The Pitfalls of Running A/B Tests
Many people who create digital products have probably heard of the term ‘Designing with Data’. It’s a very obvious practice, that suggests that making intuition-based decisions is not enough, and better decisions are usually supported by quantitative or qualitative evidence.
This leads many teams to run A/B Tests. In short, A/B tests are a way to offer slightly different versions of your product to users of the same initial group, and measure the difference in their behavior. They’re probably one of the best ways to bring actionable data.
The reason A/B tests are so effective, is because they basically mean asking your users absolute questions with 100% truth in the results. For example, by running a simple A/B test you can ask ‘How many extra sales will I make if I offer free shipping worldwide?’. To get an answer for this question, all you need to do is to offer free shipping to 50% of your users, and measure the sales in that group compared to the rest. Then, using simple calculations, you can measure the profitability of adding ‘free shipping’ and decide if it’s worth it or not.
I’ve always been a big advocate of A/B tests, but time led me to learn that they’re highly addictive and sometimes not very justified.
What I’ve learned is that while running them, there may be pitfalls that will lead you into making a bad choice. Here are a few examples:
1. Some of the impact may be unforeseen at first
A/B tests might hint on a specific change now, but this slope changes as time goes by and the initial results might be misleading.
For example, at JoyTunes we once tested offering a 1 month free trial instead of 7 days free trial. We saw that the conversion to subscription dramatically increased, but it took us over 2 months to see that the overall revenue decreased. This was because cancellation rates were higher among people who took a 1 month trial, and less people actually paid for a yearly subscription.
2. Query mistakes are a thing
In more complicated A/B tests, such as those that measure retention, investigating the numbers can be harder than it seems. We do that using SQL queries. Sometimes, the calculations can be very messy but still yield reasonable results, which are completely wrong.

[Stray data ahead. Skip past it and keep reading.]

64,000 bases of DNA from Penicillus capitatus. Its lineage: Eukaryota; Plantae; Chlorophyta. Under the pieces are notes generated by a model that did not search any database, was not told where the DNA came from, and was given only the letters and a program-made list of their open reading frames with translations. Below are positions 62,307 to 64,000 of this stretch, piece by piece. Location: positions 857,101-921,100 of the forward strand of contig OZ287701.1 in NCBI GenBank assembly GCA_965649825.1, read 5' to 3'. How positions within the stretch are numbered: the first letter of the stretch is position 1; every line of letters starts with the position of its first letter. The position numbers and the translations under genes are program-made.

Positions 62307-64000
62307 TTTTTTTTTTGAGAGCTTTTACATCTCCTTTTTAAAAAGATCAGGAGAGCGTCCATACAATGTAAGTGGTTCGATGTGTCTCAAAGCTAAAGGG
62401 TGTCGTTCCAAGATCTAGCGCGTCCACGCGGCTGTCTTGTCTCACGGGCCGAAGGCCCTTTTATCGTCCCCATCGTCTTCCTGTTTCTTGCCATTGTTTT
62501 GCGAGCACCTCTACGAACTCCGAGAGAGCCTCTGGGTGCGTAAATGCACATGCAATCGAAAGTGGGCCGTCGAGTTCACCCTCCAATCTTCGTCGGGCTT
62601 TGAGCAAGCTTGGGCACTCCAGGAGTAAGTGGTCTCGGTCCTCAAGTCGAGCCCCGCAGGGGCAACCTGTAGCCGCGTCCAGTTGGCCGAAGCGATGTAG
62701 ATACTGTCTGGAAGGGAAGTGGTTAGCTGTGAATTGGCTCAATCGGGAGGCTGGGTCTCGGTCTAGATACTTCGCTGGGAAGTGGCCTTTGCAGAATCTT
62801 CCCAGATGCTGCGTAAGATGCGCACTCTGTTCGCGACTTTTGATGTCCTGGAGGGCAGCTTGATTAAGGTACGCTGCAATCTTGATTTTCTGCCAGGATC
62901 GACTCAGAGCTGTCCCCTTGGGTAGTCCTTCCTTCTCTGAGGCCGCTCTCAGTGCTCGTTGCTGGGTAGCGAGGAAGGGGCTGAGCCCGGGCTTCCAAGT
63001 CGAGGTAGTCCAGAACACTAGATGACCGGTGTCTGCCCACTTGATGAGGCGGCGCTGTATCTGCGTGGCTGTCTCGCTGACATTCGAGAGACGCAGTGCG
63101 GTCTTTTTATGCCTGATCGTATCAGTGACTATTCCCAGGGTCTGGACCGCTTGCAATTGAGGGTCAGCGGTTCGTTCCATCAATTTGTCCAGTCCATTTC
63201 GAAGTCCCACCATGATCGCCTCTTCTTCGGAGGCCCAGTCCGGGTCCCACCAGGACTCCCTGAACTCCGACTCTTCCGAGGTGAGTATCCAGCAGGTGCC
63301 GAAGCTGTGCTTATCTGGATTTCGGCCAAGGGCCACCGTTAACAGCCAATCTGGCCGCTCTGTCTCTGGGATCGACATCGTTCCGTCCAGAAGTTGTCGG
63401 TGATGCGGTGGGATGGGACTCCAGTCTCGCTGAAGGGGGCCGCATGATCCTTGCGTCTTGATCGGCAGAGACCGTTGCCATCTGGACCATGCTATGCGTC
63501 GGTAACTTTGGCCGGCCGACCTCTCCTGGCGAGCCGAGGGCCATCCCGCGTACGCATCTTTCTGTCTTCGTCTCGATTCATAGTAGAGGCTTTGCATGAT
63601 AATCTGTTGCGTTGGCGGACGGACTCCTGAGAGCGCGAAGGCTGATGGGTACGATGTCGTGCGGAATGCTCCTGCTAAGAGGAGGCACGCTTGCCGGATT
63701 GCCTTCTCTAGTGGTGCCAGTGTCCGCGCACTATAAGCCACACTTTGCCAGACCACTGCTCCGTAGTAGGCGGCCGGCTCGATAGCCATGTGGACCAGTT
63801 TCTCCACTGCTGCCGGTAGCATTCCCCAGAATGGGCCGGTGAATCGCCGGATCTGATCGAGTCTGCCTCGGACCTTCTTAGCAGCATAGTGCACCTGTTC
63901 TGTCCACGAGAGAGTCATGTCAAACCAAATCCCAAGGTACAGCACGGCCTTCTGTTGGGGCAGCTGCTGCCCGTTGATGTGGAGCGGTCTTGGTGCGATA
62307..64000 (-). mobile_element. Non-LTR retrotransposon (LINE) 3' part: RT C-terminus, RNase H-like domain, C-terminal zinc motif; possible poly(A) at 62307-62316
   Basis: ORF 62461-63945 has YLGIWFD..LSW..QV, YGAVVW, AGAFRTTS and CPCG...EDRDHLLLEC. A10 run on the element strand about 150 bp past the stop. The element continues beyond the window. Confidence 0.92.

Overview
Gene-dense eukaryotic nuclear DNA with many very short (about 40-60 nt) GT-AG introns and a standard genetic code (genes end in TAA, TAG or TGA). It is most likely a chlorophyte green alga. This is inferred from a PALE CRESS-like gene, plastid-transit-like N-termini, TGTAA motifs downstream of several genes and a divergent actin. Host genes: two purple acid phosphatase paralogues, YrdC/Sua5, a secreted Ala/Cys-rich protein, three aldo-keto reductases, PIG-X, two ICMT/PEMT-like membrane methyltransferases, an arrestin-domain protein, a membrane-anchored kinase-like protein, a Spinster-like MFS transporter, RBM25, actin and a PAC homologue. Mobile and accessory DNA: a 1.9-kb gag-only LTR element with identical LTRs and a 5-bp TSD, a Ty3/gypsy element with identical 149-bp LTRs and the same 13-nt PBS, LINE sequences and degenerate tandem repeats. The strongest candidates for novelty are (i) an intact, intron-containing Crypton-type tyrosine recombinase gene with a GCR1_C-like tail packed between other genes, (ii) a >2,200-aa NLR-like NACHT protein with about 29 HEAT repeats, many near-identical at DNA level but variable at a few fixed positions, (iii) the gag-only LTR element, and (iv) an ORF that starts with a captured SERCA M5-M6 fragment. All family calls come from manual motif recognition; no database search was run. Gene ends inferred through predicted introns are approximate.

We once offered a discount that encourages users to renew their subscriptions. We A/B tested it, and saw a huge increase in renewals among users who got the discount. Only later we found that our initial query had a bug, and the increase was insignificant to justify the discount.
3. The sample size has to be big enough
We once redesigned our app’s purchase screen. At first, we saw a 20% increase in conversion rate among the group that got the redesigned screen.
During the following weeks the overall change in conversion rate dropped to 10%, and eventually to 5%. Apparently, the experiment initially ran on a small sample group, and the difference was not statistically significant.
4. Numbers don’t have human empathy
When Facebook first introduced notifications in their products, they probably saw a positive impact on engagement. Today, research shows just how unhealthy social networks can be to many people, much of it can be credited to notifications and other features with high engagement. In A/B tests, it’s impossible to see that type of negative impact on people’s lives, and it may only be noticed after doing scientific research.
5. A/B tests may slow you down
Creating different tests costs valuable time and money. It’s always great to learn the performance of each variation, but if you already know where you plan to go, just shipping and heading towards your target at full speed would probably be the better choice.
Overall, I’m a fan of designing with data. People say that ‘there is no truth or false in design’, but data that comes from A/B tests is actually a good indication for ‘truth’. It’s also a great way for us to learn about our users’ behavior and make better design decisions later.
But sometimes, I really prefer to avoid A/B testing things. They can be misleading, slow you down, and prevent you from doing positive changes in the app, such as spending time designing a delightful animation, redesigning an outdated screen or even improving loading time, because while these changes are important for your users, their impact in an A/B test might be minor.
So the next time you want to run an experiment, I suggest asking yourselves these three questions:
- Do you already have a solution that you know is better for your users?
- Do you still want to consider the other solutions as an option?
- Is an A/B test the best way to decide between them?